said, on many occasions the right hon. Gentleman the Member for Birmingham had given views of startling novelty with reference to the question of land tenure. He believed that, in the opinion of the right hon. Gentleman, it was desirable that land in Ireland should pass out of the proprietorship of its present owners, whom the right hon. Gentleman described as a small knot of men, into the hands of the present tenants of Ireland, who were a large number. Now, he (Colonel Makins) ventured to think that before any policy of that kind could be carried into execution it would be necessary that several changes in the law, to which he had already referred, should have taken effect; for it was obviously impossible that the present tenants could be in a position that would enable them to purchase any considerable portion of property. Before the dream of the right hon. Member for Birmingham, who was also Chancellor of the Duchy of Lancaster, could be realized, it would be necessary that some measure to reduce the cost of the transfer of land should be passed. Therefore, if hon. Members opposite had this question of peasant proprietorship so deeply at heart as they had declared on the hustings during the last few months, he must exhort them to give this question their deepest consideration. As the House had nothing particular to do that evening, he should like to hear the opinions upon the subject of some of the hon. Members who had only recently obtained seats in it, especially those who came from the sister isle, where this question excited an especial interest. Of course, he felt that, to a certain extent, he was speaking in the dark in reference to it. He had hoped that the House would have had the assistance of the Government on this matter; and he regretted to see that the only occupant of the Ministerial Benches was the right hon. and learned Member for Denbighshire (Mr. Osborne Morgan). It was, no doubt, desirable that a very large portion of the inhabitants of any country should have a direct and binding interest in the soil of that country; and hitherto such interest had existed in England and Scotland, but rather in the form of a common interest shared by owners and cultivators than in the possession by a large number of proprietors of infinitesimally small plots of land, according to that scheme which had been suggested by the right hon. Gentleman the Member for Birmingham. The question of the sub-division of land both in England and Ireland was one of great importance—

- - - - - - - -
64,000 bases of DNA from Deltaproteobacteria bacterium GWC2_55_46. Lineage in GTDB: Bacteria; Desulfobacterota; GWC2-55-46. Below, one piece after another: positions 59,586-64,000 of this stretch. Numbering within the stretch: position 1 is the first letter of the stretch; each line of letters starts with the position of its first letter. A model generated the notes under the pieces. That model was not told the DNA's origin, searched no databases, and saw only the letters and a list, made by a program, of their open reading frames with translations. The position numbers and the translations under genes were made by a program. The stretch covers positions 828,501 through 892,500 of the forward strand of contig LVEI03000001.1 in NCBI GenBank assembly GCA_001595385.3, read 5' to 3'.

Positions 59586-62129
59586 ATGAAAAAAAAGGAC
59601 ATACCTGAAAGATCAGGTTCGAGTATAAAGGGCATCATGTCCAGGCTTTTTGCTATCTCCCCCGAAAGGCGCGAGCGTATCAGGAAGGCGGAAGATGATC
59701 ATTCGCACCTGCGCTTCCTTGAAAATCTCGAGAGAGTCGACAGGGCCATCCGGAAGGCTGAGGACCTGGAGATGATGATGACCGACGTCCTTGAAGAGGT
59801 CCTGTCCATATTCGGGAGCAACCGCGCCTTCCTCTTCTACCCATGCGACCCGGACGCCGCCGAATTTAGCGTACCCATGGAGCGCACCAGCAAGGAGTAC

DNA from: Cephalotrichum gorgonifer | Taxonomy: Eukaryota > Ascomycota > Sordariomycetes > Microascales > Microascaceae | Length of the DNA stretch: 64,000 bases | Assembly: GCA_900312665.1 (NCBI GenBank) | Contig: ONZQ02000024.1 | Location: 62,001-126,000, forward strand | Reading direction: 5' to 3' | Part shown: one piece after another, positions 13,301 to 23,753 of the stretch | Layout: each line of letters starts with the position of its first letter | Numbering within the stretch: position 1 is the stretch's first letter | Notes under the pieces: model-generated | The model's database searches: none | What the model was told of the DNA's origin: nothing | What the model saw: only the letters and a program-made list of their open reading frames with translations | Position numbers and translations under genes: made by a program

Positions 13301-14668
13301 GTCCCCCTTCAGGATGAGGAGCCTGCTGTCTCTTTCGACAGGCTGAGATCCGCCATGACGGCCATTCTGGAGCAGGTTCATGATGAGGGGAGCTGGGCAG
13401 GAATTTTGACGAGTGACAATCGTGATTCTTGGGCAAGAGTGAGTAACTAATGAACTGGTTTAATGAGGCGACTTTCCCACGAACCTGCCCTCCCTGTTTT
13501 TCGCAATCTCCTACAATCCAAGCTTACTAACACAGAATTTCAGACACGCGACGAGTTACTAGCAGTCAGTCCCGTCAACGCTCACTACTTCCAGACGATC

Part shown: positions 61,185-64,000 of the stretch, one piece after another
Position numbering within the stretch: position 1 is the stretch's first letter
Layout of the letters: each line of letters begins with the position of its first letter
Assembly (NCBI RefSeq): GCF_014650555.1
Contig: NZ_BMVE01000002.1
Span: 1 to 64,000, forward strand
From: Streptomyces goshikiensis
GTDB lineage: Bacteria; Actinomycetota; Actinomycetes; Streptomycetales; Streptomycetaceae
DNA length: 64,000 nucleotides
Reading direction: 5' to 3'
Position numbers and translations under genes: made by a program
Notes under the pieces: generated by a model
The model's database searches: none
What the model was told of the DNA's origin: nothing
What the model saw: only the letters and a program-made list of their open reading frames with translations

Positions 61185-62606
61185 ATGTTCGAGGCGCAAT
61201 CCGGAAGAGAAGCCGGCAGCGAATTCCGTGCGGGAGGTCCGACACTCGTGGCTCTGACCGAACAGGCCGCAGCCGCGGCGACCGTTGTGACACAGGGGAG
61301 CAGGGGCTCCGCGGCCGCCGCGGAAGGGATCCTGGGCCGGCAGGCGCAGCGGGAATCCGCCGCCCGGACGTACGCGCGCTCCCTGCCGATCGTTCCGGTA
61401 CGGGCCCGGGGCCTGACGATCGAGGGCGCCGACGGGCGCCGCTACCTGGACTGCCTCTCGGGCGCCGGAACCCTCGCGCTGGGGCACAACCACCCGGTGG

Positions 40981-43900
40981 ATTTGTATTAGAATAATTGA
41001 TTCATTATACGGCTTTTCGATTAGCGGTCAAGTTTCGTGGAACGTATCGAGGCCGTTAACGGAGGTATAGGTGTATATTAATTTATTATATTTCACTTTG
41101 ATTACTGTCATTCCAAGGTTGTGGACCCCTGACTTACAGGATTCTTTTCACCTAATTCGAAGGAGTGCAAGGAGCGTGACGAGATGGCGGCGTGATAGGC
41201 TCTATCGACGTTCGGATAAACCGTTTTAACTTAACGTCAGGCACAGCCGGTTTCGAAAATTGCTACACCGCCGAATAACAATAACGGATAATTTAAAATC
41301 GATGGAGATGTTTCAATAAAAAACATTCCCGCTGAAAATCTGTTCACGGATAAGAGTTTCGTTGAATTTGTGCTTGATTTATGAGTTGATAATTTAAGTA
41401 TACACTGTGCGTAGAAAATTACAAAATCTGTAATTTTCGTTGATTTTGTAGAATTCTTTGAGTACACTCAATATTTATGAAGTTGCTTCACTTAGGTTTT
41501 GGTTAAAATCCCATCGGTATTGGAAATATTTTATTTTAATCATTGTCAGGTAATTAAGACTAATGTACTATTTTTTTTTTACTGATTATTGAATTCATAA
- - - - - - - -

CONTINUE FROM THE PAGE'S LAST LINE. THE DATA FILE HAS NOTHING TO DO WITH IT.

reminded the hon. and gallant Gentleman that the Question before the House was not the opinion of the right hon. Gentleman the Member for Birmingham on this subject, but whether the Motion of the hon. Member for East Sussex should or should not be withdrawn.


begged to apologize for having digressed from the subject. He would not pursue the question of sub-division any further. [Ironical cheers.] These cheers showed that hon. Gentlemen on the Ministerial Benches had not sufficiently studied the question. In conclusion, he begged to tender his thanks to the right hon. and learned Gentleman the Member for Denbighshire for his speech, and to express a hope that the Government and the House would speedily take the matter under discussion into their earnest consideration.